Investigation of Three-Way Catalyst Effect of a Catalyzed Diesel Particulate Filter on a Diesel Engine Operating at Reduced A/F Ratio, 03-R8031

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Principal Investigators
Stefan Simescu
Gary D. Neely
Vlad L.C. Ulmet
Magdi K. Khair

Inclusive Dates:  02/16/09 – 06/01/09

Background - The U.S. Environmental Protection Agency (EPA) emission standards for 2010 on-highway and 2014 non-road diesel engines are extremely stringent, both in terms of oxides of nitrogen (NOX) and particulate matter (PM). Diesel engines typically operate lean and use at least 40 to 50 percent more air than what is needed for stoichiometric combustion of the fuel. As a result, significant excess oxygen (O2) is present in diesel exhaust gas, which prevents the application of the mature three-way catalyst (TWC) technology for NOX control used in gasoline engines. The objective of this work was to investigate whether or not a catalyzed diesel particulate filter (cDPF) had a TWC-type effect on NOX emissions and if so why and to what extent when used on a diesel engine operating at reduced air-fuel (A/F) ratio conditions.

Approach - The approach was a two-step test plan: first reduce the operating A/F ratio of the engine, close to stoichiometric, with an acceptable engine-out smoke increase; second, investigate the possibility of using the catalyzed DPF (cDPF) as a PM/NOX control device at low A/F ratio operation. The investigation was performed at five steady-state operating conditions.

Accomplishments - Low A/F ratio operation, close to stoichiometric, was achieved and tuned for low soot emissions at five steady-state operating conditions without the aftertreatment system installed. Following this initial step, two aftertreatment system configurations were tested: diesel oxidation catalyst (DOC) + cDPF and cDPF alone. Both aftertreatment system configurations were found to have a TWC-type effect when the excess exhaust O2 was reduced sufficiently and was completely consumed by the DOC and/or cDPF. This effect was observed at all five modes. For the combined DOC + cDPF configuration, both the oxidation catalyst and the catalyzed DPF exhibited this effect. The following were inferred from the experimental results and subsequent analysis:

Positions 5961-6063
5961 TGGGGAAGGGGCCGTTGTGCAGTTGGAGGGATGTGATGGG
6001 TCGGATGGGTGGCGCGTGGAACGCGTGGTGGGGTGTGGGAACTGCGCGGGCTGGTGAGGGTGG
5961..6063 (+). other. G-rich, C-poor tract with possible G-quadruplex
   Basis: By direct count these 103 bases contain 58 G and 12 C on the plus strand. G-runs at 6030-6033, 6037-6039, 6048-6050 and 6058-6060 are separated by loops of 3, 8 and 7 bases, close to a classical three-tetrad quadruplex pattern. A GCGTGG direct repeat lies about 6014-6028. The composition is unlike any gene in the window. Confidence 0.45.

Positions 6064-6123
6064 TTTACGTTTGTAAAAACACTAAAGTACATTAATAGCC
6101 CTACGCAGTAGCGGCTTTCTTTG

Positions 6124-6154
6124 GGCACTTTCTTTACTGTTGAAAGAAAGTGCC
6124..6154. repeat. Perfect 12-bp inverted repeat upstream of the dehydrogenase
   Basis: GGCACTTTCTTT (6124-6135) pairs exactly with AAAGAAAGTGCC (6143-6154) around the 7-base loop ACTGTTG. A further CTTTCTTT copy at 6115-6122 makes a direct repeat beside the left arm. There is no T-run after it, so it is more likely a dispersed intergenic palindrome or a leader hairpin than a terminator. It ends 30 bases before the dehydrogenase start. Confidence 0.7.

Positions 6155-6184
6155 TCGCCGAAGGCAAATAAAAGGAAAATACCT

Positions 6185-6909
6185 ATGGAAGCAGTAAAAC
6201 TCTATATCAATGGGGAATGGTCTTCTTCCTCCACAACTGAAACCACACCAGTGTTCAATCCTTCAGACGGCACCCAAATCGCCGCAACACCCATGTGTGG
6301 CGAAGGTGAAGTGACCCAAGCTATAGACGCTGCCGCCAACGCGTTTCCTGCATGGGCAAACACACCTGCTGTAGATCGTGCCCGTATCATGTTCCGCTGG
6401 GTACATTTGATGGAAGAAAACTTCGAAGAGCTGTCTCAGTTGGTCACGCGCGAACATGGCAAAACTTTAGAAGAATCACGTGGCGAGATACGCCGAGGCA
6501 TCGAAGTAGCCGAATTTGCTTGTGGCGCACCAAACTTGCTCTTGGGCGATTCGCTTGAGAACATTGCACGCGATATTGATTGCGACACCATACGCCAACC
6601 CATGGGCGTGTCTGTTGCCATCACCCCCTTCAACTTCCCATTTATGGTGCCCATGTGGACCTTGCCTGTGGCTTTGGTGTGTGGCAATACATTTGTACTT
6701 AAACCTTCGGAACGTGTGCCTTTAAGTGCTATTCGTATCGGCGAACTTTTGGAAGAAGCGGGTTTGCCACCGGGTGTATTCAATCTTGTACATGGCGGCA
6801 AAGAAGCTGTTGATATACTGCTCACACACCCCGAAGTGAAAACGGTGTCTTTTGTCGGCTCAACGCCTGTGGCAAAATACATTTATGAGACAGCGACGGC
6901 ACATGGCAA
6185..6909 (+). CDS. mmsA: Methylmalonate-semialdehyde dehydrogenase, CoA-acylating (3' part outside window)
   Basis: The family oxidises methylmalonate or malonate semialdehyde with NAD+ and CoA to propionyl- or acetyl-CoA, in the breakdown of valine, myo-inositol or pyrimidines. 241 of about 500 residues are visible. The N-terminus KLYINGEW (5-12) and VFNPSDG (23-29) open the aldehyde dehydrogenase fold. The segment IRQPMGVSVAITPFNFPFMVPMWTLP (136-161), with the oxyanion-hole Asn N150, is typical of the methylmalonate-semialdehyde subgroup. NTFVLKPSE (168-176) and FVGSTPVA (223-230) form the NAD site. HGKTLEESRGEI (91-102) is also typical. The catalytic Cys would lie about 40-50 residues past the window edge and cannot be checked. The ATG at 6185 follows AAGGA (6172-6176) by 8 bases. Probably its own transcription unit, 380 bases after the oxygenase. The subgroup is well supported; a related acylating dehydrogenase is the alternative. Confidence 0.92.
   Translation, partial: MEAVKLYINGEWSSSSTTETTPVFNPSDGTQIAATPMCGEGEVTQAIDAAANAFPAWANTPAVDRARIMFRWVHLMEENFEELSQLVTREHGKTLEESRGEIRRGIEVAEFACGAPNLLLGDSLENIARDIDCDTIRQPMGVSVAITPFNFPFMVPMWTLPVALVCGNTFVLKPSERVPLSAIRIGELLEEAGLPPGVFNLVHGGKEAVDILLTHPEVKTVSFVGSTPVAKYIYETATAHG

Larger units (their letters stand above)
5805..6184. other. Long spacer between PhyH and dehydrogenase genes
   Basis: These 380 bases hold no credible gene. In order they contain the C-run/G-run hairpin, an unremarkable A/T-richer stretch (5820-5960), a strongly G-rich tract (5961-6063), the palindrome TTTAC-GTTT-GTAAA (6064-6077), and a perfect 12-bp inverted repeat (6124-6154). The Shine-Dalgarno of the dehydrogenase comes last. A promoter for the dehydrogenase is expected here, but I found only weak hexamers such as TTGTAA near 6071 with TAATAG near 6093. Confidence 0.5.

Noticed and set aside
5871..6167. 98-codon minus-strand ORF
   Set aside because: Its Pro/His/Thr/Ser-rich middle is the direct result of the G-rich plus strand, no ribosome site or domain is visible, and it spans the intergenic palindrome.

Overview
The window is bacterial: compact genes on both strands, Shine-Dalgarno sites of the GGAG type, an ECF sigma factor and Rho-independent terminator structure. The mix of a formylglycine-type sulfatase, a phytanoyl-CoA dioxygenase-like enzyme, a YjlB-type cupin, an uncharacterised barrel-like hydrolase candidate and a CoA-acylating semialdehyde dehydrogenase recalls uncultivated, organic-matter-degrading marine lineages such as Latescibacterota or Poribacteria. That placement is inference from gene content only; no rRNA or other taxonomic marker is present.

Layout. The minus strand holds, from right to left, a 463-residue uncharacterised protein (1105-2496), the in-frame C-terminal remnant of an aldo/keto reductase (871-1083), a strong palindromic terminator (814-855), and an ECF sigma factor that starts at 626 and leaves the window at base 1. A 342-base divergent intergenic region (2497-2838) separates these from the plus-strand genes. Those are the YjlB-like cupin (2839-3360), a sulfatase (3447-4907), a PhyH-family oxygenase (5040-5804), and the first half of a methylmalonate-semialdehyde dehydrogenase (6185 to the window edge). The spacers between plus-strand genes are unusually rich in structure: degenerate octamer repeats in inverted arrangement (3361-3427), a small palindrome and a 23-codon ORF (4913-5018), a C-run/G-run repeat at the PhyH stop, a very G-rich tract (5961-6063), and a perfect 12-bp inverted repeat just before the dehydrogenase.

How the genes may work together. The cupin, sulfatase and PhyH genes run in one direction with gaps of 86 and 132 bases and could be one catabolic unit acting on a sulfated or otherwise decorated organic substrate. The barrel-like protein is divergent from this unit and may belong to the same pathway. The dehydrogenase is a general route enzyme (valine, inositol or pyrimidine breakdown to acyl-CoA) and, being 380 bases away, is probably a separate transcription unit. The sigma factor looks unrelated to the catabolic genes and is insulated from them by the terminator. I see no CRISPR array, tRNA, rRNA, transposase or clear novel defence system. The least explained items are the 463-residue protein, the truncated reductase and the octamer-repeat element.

1. The TWC-type effect was observed at slightly rich of stoichiometric operating conditions (A/F ratio of 14), where all excess exhaust O2 had been consumed by the DOC and/or cDPF
  2. The NOX consisted essentially of only NO at these conditions
  3. The measured NOX concentration reduction ranged from 88 to 99 percent
  4. The tailpipe brake specific NOX emissions were well below 0.20 g/hp-hr
  5. The reduction in NOX did not result in production of harmful N2O emissions
  6. The reduction in NOX was associated with NH3 formation in the DOC and/or cDPF at all operating modes, for both aftertreatment configurations
  7. The main reactions responsible for the observed NOX reduction are typical TWC reactions and are believed to be:


 

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